The Truth about "Mean Menopause"
When women go through menopause, many times the focus is on the physical changes that occur: the hot flashes, the night sweats and the loss of sex drive. But there are other shifts that can be just as alarming, says Dr. Christiane Northrup, author of The Wisdom of Menopause. "The emotional changes can feel much bigger and dramatic than even the physical changes," she says. "Women think they’re going crazy, they think that they’re getting a short fuse, they think that their life as they know it is over. It feels like a death in many ways."
Dr. Northrup covers three of the emotional responses to menopause that many women encounter:
"Maybe you leave the cell phone in the refrigerator, and you think you’re losing your mind," Dr. Northrup says, "but you’re not! Your attention is turning inward. However, memories from the past will actually come up; people may remember abuse memories or times they were sad or whatever. It’s because it’s a time when the brain is being affected by the change in hormonal levels. So old memories come up to upgrade your self concept for the second half of your life - you’re 'rebooting.'
"For most women, this lasts a couple of years. It can be anywhere from six to 13 years; the ovaries change function slowly, but if you’ve had a hysterectomy it can be almost overnight. But it’s usually a gradual process so that you can integrate this new self that’s coming up and being born. It’s like a snake shedding its skin and you’re remembering the best part of who you were. You know how girls are when they’re nine and 10? They’re mouthy and tell you who they are. This is happening again, only in a good way - you have skills now."
Dr. Northrup explains the physiological causes for these changes. "The first thing that happens is you get a decrease in progesterone when you stop ovulating or skip ovulations. Progesterone binds in the same places in the brain as Valium, so it’s a very calming hormone; when women are pregnant they’re very calm and they glow. But [older women] don’t have that one so much anymore. And so you have relatively increased levels of estrogen and even androgen, a testosterone, because the inner part of the ovary grows, especially in the face of stress hormones. That estrogen is converted into another stress hormone and it knocks on three places in the brain where old memories are stored: The basal forebrain, the hippocampus, and the amygdala. These are sort of ancient centers in the brain that store memories. And so those increasing and changing levels knock on that area and say, 'Hey! There’s some stuff that needs up dating in there!'"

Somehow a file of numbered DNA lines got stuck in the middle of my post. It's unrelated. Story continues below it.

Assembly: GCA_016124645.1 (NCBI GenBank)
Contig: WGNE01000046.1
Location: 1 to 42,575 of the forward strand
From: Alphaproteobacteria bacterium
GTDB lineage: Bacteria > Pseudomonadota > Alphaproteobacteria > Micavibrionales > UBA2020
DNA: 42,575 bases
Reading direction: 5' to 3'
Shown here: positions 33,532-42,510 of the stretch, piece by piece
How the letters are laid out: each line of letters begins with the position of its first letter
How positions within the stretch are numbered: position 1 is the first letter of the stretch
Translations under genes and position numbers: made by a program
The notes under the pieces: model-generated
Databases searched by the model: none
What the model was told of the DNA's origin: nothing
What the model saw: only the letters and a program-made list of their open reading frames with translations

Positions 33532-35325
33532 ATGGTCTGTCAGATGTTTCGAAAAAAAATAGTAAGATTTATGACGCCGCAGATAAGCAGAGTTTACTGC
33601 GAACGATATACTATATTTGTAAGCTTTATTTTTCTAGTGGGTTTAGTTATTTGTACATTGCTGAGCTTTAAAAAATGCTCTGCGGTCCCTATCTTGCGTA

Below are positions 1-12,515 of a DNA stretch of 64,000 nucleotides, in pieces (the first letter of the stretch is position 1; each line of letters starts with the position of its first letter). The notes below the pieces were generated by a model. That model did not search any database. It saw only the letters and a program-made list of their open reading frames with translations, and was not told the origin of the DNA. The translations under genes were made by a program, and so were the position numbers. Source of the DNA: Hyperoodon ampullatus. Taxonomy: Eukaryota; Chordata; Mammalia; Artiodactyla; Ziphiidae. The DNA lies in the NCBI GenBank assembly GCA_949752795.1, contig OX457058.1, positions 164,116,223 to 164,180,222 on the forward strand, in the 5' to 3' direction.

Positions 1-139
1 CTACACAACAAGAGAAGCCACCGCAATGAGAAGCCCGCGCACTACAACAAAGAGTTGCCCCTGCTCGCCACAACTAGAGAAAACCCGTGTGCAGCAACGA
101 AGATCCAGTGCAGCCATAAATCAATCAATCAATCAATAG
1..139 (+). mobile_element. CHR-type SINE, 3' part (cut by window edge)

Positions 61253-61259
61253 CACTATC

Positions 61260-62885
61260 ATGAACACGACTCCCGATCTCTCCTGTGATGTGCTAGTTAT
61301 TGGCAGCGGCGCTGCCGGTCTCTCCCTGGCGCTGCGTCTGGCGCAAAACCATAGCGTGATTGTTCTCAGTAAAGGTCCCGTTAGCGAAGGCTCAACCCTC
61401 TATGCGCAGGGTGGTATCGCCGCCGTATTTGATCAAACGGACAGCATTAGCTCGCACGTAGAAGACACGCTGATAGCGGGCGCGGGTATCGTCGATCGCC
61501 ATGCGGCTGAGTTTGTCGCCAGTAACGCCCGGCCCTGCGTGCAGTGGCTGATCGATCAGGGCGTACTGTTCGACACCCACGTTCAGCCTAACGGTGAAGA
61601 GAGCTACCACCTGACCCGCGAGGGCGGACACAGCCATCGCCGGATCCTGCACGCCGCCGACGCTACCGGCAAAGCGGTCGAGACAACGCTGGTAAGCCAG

Rachael asks if hormone therapy can be of some comfort. "You’re still going to have to update your software," Dr. Northrup responds. "You’re going to have to do it anyway but you don’t need to suffer. So a little dusting of hormones can help - progesterone - and if you’re not sleeping for instance and you’re becoming depressed because you’re not sleeping, then this will really help because you can really become depressed just from not sleeping."
"What that is about is this excess estrogen relative to progesterone," Dr. Northrup says, "and the fact that it’s pounding on those ancient areas of the brain that make you impatient with people that, say, haven't been folding the towels for the last 20 years. Stuff you would put up with before that wasn't so good for you anyway, now you really can't put up with it. You're saying, 'I’m irritable because I have a need that is not being met.' What is your need? Maybe a need for support, need for rest, need for sleep, need for someone to say, 'Gosh, you're doing a good job mom! I notice you've been doing it thanklessly for 20 years.' These are real needs and that’s why the emotions come up."
"Often times, this is a cliché in psychiatry, except that it's based on the truth, which is depression is anger turned inward," Dr. Northrup explains. "And anger is jet fuel; it allows you to change something because you can't stand it. It's like you become immobilized for a while, it’s kind of like being in a shell that you need to break out of, and so you start with doing one thing at a time that is toward change. However, what I really want to get across is that depression and menopause are not synonymous. They’re not associated with each other in particular. The women with the most depression are in their 30s or early 40s. Women in their 50s and 60s are much happier, so it’s not related to the hormone changes per se.
"You know, it's interesting [to hear about] the days before hormone replacement. One of my friends is 90 and she’s a doctor. She said women [she saw with menopausal depression], she said some would go to bed for two years and the rest of the family would do everything and then they’d wake up, they'd finally get it together and then they'd emerge as a new person. So you might be in a kind of cocoon right now. Now, you could try a little estrogen, a little progesterone, see if it helps you, but I would go with vitamin D, sunlight, that stuff first. Just know that you will come out of it, but you’re in a cocoon right now."
- latest show clips
- celebrity friends
- cooking videos
- rachael between the scenes
- backstage pass
- tips and stories
- be on the show
- set tour
- audience tickets
- rachael's bio
- what's rach wearing
- rach on the radio
- follow us on twitter
- join us on facebook